Wikipedia's List of Common Misconceptions

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It has come to my attention that Wikipedia has a page that is a list of common misconceptions. This, my friends, is a treasure trove. At the moment, the page lists what must be a couple hundred common misconceptions, links to other lists of more specific misconceptions and has 340 annotations. Of course, a lot of the listed facts are the sort of thing you’ve been yelling from atop your soapbox for years. Some of the other ones, however, are truly mind-blowing.

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Now, this is Wikipedia, so anyone can go in there and change anything and a list of common misconceptions seems like a pretty great place to troll. That being said, every item on the list cites at least one source, often 3 or 4, which I assume means that the statement is accurate. I don’t look at the sources or anything, I just assume blue, superscript numbers are markers of truth. Somebody add that to the list of misconceptions.

Check after the jump for a list of 10 of the best ones.

  • Glass is NOT actually a slow moving liquid. Window panes are thicker at the bottom because of old glass making technology and installers would put the fatter part at the bottom because it seemed to make sense.
  • .9 repeating is mathematically equivalent to 1. There are proofs to this effect.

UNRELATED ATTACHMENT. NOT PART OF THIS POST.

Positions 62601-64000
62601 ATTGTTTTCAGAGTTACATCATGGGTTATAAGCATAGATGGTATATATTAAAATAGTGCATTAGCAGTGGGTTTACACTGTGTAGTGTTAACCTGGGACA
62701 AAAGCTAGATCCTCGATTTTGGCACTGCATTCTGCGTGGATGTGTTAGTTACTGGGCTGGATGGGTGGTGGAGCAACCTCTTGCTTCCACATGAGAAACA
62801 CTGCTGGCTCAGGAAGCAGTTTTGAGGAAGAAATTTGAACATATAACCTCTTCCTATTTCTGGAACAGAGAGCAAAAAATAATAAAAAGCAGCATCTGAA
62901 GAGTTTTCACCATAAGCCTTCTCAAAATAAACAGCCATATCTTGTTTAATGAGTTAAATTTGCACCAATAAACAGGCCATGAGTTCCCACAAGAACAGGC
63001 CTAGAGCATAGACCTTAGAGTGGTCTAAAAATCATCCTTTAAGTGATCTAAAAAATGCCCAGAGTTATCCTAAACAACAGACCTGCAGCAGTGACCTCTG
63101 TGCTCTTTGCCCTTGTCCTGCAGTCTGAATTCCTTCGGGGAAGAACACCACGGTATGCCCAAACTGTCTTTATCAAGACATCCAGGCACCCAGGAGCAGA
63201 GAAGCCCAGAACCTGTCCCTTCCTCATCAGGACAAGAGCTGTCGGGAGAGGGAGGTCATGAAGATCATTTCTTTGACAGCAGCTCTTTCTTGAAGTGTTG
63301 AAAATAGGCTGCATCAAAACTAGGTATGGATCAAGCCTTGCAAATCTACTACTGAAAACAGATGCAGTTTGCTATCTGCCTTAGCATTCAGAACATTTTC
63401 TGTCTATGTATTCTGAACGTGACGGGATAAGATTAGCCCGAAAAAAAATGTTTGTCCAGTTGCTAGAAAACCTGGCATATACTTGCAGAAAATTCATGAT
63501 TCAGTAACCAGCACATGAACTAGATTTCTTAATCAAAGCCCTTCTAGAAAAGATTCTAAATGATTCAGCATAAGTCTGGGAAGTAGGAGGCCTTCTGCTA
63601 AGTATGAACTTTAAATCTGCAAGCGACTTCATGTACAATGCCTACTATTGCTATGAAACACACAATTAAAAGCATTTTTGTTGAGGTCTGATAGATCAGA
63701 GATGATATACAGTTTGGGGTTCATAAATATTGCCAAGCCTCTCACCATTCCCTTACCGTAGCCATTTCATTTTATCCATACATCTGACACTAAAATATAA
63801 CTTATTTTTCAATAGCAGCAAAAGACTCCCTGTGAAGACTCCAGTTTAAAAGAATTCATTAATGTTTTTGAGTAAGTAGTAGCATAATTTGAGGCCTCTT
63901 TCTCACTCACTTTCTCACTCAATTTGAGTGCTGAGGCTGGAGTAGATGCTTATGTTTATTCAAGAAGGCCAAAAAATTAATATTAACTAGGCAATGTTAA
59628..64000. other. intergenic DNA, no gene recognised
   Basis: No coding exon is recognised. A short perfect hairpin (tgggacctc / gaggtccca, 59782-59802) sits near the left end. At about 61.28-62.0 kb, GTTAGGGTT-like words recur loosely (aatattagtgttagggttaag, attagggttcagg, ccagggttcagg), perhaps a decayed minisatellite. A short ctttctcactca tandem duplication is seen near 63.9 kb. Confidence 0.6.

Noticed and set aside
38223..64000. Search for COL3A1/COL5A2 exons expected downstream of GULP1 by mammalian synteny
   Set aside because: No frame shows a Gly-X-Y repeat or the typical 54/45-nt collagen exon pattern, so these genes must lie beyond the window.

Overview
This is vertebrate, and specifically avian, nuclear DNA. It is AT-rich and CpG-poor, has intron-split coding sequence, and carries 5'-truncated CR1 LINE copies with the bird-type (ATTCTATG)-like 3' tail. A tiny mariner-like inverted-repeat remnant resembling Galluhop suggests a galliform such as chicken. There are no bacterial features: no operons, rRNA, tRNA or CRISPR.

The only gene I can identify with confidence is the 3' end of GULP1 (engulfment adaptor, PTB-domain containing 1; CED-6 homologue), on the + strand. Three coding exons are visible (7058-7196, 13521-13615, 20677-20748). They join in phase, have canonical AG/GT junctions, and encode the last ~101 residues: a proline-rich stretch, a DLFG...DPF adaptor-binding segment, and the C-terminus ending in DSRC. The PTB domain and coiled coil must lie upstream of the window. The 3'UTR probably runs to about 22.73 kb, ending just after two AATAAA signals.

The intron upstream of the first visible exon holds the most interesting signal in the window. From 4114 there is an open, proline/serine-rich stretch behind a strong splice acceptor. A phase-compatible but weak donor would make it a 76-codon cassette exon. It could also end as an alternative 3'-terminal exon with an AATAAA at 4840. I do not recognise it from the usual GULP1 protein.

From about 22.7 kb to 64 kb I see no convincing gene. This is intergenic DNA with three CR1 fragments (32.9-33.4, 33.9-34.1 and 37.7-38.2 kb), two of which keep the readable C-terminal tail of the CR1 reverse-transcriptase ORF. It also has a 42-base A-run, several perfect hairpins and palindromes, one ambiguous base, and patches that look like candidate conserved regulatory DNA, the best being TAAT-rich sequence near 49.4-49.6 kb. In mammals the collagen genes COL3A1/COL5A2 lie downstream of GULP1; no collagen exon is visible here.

• Napolean was not particularly short. He was 5’2″ in french feet and 5’6″ in international feet. Not tall, but not particularly tiny.
  • The name “sushi” does not refer to raw fish, it refers to the rice that is used. Not all sushi involves raw fish.
  • Goldfish have a longer memory than they are given credit for.
  • Apparently, touching baby birds will not cause their mother to reject them.
  • Sugar does not actually make kids hyperactive.
  • Toilets do not flush the opposite way in the opposite hemisphere.
  • George Washington Carver did not invent peanut butter.
  • Calculations back up the fact that bumblebees can fly. There was a guy who did the math and discovered that, in theory, they shouldn’t be able to, but his math was wrong.

Check out the full list here and go on a knowledge binge.

(via @sharkscanbiteme)

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